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November 1983

Bacterial Meningitis in Older Neonates

Author Affiliations

From the Department of Pediatrics, Division of Infectious Diseases and Immunology, University of Arkansas for Medical Sciences and Arkansas Children's Hospital, Little Rock.

Am J Dis Child. 1983;137(11):1052-1054. doi:10.1001/archpedi.1983.02140370014005

• During a five-year period, 24 patients' conditions (age range, 2 to 6 weeks) were diagnosed, and they were treated for bacterial meningitis. Organisms recovered from the CSF included group B Streptococcus (n = 6), Escherichia coli (n = 5), Listeria monocytogenes (n = 5), Hemophilus influenzae (n = 4), Streptococcus pneumoniae (n = 2), and group D and group A Streptococcus (one each). Initial antimicrobial therapy must include antibiotics that are effective across this spectrum of potential pathogens. Symptoms and signs were often subtle. Six children (25%) experienced major neurologic residua, including five patients (21%) in whom hydrocephalus developed. Ultrasound examination of the head at the end of therapy was an effective technique for early assessment of neurologic sequelae.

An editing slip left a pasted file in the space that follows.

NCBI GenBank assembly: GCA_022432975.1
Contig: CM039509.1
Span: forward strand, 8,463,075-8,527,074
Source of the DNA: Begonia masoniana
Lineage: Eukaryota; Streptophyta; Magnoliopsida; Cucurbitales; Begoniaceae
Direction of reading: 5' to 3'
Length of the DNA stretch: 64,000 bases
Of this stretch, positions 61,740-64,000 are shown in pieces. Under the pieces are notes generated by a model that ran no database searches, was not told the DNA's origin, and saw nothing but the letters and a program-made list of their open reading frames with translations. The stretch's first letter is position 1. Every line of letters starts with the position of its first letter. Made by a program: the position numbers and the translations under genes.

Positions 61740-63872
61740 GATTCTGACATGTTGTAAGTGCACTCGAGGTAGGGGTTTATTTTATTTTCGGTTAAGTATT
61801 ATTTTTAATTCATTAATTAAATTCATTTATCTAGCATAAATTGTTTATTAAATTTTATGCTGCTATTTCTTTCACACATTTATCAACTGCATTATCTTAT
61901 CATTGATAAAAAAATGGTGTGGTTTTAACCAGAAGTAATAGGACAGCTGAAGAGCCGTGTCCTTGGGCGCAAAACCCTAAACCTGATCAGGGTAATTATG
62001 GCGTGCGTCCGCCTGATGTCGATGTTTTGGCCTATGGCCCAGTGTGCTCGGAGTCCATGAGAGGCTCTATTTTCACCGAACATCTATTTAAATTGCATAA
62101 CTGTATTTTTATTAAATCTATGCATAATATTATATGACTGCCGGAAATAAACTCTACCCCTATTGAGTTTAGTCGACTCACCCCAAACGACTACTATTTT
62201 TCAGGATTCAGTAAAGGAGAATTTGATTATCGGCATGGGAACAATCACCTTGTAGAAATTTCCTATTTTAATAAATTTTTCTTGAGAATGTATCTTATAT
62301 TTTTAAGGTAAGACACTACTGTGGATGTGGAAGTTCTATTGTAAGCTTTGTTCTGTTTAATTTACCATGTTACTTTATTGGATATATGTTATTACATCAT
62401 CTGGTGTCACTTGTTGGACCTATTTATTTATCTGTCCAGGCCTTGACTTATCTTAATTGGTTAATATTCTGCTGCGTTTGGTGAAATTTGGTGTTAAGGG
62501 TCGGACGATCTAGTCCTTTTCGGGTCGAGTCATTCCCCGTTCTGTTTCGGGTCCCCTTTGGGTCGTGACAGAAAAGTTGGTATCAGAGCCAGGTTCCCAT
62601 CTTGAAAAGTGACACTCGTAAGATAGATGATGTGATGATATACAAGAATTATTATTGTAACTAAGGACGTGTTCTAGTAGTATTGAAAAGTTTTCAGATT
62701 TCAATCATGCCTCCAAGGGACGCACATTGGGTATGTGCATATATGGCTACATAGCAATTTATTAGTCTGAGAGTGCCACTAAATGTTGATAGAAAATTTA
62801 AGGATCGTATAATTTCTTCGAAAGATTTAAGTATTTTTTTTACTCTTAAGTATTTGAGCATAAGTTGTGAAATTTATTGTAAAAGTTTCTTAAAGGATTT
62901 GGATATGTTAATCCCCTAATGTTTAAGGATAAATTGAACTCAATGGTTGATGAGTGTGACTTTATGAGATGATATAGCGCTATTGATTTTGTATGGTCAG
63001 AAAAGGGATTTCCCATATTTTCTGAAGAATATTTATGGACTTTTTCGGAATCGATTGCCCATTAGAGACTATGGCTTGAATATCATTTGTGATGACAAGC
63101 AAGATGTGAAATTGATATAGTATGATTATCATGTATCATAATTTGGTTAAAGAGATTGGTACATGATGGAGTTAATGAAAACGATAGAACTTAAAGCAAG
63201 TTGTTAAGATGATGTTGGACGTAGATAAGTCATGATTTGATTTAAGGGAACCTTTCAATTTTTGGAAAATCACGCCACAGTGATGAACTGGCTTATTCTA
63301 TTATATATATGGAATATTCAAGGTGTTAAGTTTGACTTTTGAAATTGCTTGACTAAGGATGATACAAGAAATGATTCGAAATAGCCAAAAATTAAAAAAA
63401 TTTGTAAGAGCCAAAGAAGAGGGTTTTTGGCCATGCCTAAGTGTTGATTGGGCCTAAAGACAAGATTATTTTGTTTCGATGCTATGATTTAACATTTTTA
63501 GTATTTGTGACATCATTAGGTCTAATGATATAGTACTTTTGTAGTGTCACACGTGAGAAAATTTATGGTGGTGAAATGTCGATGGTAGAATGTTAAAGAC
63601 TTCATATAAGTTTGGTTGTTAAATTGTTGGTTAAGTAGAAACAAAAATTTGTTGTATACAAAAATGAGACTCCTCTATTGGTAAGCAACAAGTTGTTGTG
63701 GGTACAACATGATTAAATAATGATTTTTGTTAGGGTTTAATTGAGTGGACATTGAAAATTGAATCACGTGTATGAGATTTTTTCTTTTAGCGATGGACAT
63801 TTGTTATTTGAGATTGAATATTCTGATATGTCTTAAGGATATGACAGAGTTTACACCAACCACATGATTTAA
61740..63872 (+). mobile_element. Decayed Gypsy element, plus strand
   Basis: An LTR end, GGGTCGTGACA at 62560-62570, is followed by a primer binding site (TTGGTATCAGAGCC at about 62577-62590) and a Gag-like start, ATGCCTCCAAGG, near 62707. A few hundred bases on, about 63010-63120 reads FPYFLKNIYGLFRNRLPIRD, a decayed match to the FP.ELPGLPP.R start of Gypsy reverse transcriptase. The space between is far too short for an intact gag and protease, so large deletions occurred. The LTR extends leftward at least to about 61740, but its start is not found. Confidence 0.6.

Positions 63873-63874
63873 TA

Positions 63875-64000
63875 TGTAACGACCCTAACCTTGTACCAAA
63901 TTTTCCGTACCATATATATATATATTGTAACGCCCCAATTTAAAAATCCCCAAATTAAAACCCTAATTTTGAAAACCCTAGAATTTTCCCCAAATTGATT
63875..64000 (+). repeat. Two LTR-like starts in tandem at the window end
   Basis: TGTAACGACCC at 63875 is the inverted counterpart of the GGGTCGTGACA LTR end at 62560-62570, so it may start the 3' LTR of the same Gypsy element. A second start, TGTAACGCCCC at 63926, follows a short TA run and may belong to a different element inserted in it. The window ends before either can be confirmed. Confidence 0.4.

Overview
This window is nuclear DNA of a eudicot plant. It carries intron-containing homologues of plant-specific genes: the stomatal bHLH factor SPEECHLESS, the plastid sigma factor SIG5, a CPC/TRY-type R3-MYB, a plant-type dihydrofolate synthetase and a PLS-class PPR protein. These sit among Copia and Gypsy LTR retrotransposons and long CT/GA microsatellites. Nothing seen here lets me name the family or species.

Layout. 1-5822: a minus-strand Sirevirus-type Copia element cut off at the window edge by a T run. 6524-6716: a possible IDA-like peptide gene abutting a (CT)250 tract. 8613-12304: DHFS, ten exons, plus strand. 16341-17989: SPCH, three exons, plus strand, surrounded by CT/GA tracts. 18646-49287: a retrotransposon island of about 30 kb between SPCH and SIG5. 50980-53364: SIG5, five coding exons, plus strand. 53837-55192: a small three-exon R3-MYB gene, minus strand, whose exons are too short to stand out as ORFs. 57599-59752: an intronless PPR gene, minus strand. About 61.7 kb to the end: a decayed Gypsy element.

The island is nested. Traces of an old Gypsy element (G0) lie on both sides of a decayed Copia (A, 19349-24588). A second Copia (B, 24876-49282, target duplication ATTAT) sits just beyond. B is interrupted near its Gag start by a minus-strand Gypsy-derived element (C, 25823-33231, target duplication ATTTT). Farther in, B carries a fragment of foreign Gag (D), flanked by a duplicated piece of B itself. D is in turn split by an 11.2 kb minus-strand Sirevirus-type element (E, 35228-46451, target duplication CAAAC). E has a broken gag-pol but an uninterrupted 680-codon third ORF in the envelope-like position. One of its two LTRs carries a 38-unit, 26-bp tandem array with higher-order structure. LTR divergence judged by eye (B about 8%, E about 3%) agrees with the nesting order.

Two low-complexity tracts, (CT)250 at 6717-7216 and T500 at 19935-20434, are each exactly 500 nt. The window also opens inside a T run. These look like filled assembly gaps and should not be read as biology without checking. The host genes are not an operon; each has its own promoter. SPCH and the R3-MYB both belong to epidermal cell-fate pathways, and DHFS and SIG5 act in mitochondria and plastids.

(Am J Dis Child 1983;137:1052-1054)